WEST GOSHEN — Ice Line has seen the light — the bright, energy-efficient clean light of LEDs.

Tuesday and today, the ice skating complex is installing LED lights in two of its four rinks. The work is being done by Stouch Lighting of Aston, Delaware County.

Not too far down the road, the other two rinks and the complex’s massive parking lot will be also be fitted with LED lights by the same company.

“We use 460-watt metal Halite lamps now,” said Mike Graves, Ice Line vice president. To cut costs, “some other rinks are going to T5 236-watt but the LED solution will cut that to 91 watts. It was a no-brainer — no bulbs and a significant decrease in energy consumption.”

For a business that is heavy into power consumption, now is the time to be proactive as the end of energy rate caps approaches on Jan. 1, 2011, in PECO’s territory.

As it is, the ice skating complex spends $500,000 on its electric bill every year.

“That’s why ice hockey is so expensive, energy costs are significant,” Graves said.

While most is spent on keeping the ice frozen, lighting is substantial. For just two rinks, Graves foots a $38,000 light bill annually.

But that is about to change.

Ted Stouch, president of Stouch Lighting, estimates with the LED installation in the two rinks is complete, lighting costs will drop to $5,800 annually.

Here is why.

LED, which stands for light-emitting diode, technology has several advantages over conventional incandescent lamps.

For one thing, the lights don’t have a filament that will burn out, so they last much longer.

The LED lights going in at Ice Line will last 20 years and are guaranteed maintenance-free for 10 years, Stouch said.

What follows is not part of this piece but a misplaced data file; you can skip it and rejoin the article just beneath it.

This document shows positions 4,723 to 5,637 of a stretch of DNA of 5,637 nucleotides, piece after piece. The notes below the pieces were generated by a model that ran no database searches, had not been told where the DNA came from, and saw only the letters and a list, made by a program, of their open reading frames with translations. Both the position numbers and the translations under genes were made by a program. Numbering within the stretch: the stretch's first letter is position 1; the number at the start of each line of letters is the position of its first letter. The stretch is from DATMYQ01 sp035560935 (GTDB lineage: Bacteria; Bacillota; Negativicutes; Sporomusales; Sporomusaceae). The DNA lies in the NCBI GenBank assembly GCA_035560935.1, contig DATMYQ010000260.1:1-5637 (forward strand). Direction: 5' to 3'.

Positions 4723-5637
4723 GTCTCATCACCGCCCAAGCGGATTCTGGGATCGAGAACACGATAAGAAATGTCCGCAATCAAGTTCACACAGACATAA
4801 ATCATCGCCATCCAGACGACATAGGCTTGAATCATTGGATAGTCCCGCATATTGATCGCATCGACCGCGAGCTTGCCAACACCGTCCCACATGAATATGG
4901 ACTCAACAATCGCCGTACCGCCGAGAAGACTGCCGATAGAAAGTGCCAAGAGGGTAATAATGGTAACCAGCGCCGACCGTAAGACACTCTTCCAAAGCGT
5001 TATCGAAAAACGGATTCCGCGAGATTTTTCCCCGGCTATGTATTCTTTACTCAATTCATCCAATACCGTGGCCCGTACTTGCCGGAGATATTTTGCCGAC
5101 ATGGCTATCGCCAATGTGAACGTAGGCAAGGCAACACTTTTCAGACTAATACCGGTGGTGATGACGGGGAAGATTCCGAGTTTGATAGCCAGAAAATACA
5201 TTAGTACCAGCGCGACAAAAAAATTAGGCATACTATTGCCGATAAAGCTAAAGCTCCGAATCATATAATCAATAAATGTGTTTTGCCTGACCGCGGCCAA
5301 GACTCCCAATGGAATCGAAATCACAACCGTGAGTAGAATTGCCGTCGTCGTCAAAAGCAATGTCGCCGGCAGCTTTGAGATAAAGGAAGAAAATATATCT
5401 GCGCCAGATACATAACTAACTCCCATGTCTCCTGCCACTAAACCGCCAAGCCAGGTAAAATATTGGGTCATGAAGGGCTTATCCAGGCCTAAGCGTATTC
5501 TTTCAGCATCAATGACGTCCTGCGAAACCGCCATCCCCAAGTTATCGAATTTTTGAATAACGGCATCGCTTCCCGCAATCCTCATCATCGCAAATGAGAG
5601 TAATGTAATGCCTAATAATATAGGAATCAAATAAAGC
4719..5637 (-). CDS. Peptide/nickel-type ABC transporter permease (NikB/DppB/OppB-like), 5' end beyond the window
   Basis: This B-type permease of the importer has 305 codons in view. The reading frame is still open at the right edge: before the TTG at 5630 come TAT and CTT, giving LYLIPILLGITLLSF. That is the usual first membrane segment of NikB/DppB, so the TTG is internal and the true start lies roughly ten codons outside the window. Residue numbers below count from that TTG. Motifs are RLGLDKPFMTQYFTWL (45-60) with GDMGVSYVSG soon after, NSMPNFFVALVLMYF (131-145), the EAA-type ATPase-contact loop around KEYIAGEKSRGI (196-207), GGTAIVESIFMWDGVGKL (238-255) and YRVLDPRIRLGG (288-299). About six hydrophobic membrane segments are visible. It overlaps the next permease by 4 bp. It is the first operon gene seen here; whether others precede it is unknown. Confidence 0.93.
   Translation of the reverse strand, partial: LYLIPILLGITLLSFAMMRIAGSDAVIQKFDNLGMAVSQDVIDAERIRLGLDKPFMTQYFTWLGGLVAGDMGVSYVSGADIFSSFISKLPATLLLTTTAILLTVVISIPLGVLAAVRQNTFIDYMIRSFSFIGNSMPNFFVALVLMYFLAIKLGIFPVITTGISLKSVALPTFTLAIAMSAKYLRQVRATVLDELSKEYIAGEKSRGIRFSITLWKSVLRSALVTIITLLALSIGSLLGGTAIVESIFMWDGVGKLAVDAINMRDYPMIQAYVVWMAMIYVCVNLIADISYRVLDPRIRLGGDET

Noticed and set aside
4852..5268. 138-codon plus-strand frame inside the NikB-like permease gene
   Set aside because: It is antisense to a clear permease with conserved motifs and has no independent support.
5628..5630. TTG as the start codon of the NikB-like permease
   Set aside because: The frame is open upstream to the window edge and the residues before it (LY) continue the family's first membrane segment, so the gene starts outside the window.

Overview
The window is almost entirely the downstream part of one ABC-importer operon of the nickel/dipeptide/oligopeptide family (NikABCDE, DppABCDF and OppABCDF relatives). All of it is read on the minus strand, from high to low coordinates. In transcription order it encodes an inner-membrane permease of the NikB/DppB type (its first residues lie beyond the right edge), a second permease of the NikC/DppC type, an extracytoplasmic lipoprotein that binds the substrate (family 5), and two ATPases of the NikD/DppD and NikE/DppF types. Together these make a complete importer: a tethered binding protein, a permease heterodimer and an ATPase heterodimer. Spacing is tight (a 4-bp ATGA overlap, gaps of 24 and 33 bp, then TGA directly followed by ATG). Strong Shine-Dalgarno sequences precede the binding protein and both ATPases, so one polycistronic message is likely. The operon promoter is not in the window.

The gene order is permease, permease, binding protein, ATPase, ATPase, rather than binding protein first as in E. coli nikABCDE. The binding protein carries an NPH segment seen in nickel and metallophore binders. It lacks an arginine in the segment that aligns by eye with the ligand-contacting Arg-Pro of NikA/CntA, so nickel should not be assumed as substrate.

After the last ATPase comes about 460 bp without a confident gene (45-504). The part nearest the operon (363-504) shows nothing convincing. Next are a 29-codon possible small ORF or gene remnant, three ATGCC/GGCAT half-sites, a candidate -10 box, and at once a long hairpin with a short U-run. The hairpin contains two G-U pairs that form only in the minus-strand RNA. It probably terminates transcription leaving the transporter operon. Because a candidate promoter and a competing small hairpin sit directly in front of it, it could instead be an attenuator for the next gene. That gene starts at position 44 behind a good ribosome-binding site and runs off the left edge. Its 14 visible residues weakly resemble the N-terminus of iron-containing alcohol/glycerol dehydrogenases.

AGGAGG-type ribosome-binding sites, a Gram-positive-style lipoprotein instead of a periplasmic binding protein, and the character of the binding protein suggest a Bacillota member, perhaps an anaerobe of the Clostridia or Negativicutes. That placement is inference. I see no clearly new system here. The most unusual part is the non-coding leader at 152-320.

The main advantage, however, is efficiency.

In a conventional light bulb, the light-production process involves generating a lot of heat. LEDs generate very little heat, relatively speaking. And so a much higher percentage of the electrical power is going directly to generating light, which cuts down on the electricity demands considerably.

The cost for material and installation for the two rinks is $123,000.

But because the LED white lights mean going green, Ice Line is eligible for a 25 percent, or up to $25,000, state Department of Environmental Protection Small Business Energy Grant.

“It is exciting for us,” said Graves, who expects a 32-month payback.

Hockey players will notice the difference as soon as they get on the ice, Graves said. The LED lights will be whiter, brighter, cleaner and will stay that way. The current lamps yellow over time and have an audible buzz. The new lights will be dead quiet.

Stouch has been in the lighting business 20 years, with the last nine months as an authorized LED distributor in a territory that stretches from Harrisburg east in Pennsylvania, from Newark south in New Jersey, and includes Delaware and eastern Maryland.

The installation of LED lights at Ice Line is a hat trick for the commonwealth.

The company that installs the LED lights is a Pennsylvania business, the sports complex that purchased the energy-efficient lights with the aid of a state grant is a Pennsylvania business and the company that manufactures the LED lights is a Pennsylvania business headquartered in Elwood City, outside Pittsburgh, Stouch said.